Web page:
A draft law to ban the cloning of all farm animals, their descendants and products derived from them, including imports, in the EU was voted by the Environment and Agriculture committees yesterday (Wednesday 17 June).
MEPs beefed up the European Commission’s initial proposal, citing high mortality rates at all development stages of cloning and EU citizens’ animal welfare and ethical concerns.
"Due to the negative effects on animal welfare, cloning for farming purposes is rejected by a large majority of consumers. Furthermore, we do not need cloning to ensure meat supplies in the EU. Prohibiting cloning is therefore a matter of European values and principles.
"Consequently, the ban should apply not only to clones themselves but also to their reproductive material (semen and embryos), their descendants and any products derived from them, including imports. This is necessary because otherwise we would merely promote cloning in third countries," said Environment Committee co-rapporteur Renate Sommer (EPP, DE).
"There are two key points that we focused on from the outset: protecting the health of EU citizens and consumers and extending the ban to cover the descendants of cloned animals,” said co-rapporteur Giulia Moi (EFDD, IT).
“The ban on placing animal clones or their offspring on the EU market is a red line for us. We are well aware that cloning is allowed in certain third countries that EU trades with, but we cannot allow these products to be placed on the EU market. We also want to ensure that cloning of animals would not become a common practice within the EU," she added.
The committees’ text, approved by 82 votes to eight with eight abstentions, changes the form of the legal act from a directive, which EU countries would have had to transpose into their national laws, into a regulation, which would apply directly in all of them.
MEPs also extended the ban’s scope to cover all species of animals kept and reproduced for farming purposes (instead of only bovine, ovine, caprine and equine species, as proposed by the Commission).
Descendants and germinal products
MEPs note that although animal welfare concerns might not be apparent in the case of descendants of cloned animals, as they are born by means of conventional sexual reproduction, in order for there even to be a descendant, a cloned animal progenitor is required, which entails significant animal welfare and ethical concerns.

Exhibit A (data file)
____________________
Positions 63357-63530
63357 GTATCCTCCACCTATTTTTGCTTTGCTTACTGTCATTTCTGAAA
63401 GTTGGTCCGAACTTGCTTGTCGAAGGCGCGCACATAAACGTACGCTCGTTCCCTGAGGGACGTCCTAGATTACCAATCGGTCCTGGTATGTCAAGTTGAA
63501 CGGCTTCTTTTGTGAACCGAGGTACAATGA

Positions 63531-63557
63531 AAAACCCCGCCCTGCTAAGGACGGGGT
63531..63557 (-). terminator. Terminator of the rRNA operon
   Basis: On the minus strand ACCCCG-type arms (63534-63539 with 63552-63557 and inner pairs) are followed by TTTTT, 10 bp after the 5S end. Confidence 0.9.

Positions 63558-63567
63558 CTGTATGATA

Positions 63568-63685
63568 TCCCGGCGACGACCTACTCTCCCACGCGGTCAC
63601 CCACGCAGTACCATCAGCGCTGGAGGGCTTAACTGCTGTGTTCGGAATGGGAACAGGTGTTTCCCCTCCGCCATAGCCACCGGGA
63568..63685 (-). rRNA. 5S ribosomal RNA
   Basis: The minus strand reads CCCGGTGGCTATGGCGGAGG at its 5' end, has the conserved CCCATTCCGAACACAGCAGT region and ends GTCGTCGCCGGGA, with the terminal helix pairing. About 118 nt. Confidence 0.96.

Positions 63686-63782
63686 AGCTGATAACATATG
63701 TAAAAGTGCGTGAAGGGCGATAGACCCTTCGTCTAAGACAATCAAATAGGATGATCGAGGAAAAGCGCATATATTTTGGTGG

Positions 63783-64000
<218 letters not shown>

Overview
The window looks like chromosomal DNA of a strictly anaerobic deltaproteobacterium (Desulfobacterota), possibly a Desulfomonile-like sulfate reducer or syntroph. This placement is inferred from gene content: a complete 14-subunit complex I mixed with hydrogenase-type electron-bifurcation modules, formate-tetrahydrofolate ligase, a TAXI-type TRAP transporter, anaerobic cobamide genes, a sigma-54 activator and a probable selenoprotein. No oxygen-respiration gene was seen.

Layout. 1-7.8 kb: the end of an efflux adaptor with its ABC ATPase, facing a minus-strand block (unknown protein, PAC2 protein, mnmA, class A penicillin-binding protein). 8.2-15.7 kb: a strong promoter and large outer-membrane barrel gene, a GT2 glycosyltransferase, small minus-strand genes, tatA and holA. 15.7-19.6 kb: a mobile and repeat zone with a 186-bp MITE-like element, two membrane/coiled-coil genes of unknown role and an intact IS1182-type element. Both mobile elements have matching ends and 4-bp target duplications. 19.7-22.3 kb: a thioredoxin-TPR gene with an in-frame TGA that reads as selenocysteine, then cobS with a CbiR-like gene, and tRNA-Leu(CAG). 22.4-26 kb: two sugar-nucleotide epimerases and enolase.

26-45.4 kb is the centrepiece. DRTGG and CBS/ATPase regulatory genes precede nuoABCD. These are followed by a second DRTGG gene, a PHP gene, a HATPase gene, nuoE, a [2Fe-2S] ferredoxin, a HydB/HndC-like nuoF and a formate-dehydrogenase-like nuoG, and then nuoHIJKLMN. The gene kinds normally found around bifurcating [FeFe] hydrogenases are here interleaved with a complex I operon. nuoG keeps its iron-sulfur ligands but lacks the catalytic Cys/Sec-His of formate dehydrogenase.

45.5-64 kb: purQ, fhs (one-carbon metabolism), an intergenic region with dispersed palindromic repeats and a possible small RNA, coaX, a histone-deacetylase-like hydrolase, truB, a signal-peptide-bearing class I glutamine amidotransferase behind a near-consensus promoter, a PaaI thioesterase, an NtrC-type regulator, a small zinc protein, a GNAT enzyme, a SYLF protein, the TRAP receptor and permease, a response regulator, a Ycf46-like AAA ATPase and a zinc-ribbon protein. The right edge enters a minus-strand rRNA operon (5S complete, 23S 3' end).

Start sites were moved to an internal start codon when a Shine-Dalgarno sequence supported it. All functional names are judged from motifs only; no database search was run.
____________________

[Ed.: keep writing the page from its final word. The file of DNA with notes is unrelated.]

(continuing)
They therefore extended the ban to cover the germinal products of animal clones, descendants of animal clones and products derived from them.
Given that animals are already cloned for farming purposes in certain third countries, the law would make it illegal to import animals from third countries unless the import certificate shows that they are not animal clones or their descendants.
Imports of animal germinal products and food and feed of animal origin would also have to be certified as not deriving from animal clones or their descendants.
High mortality rates at all development stages
The European Food Safety Authority (EFSA) said in a 2008 opinion that the health and welfare of a significant proportion of clones had been found to be adversely affected, often severely and with a fatal outcome.
These effects contribute to cloning’s low efficiency rates, of six to 15 per cent for bovine and six per cent for porcine species, and make it necessary to implant embryo clones into several dams in order to obtain one cloned animal. Furthermore, clone abnormalities and unusually large offspring result in difficult births and neonatal deaths.
Citizens disapprove of cloning
MEPs cite consumer research findings that EU citizens strongly oppose the consumption of food from animal clones or from their descendants and that the majority also disapprove of the use of cloning for farming purposes, on animal welfare and general ethical grounds.
The report will be put to a vote by Parliament as a whole at the 7-9 September plenary session in Strasbourg.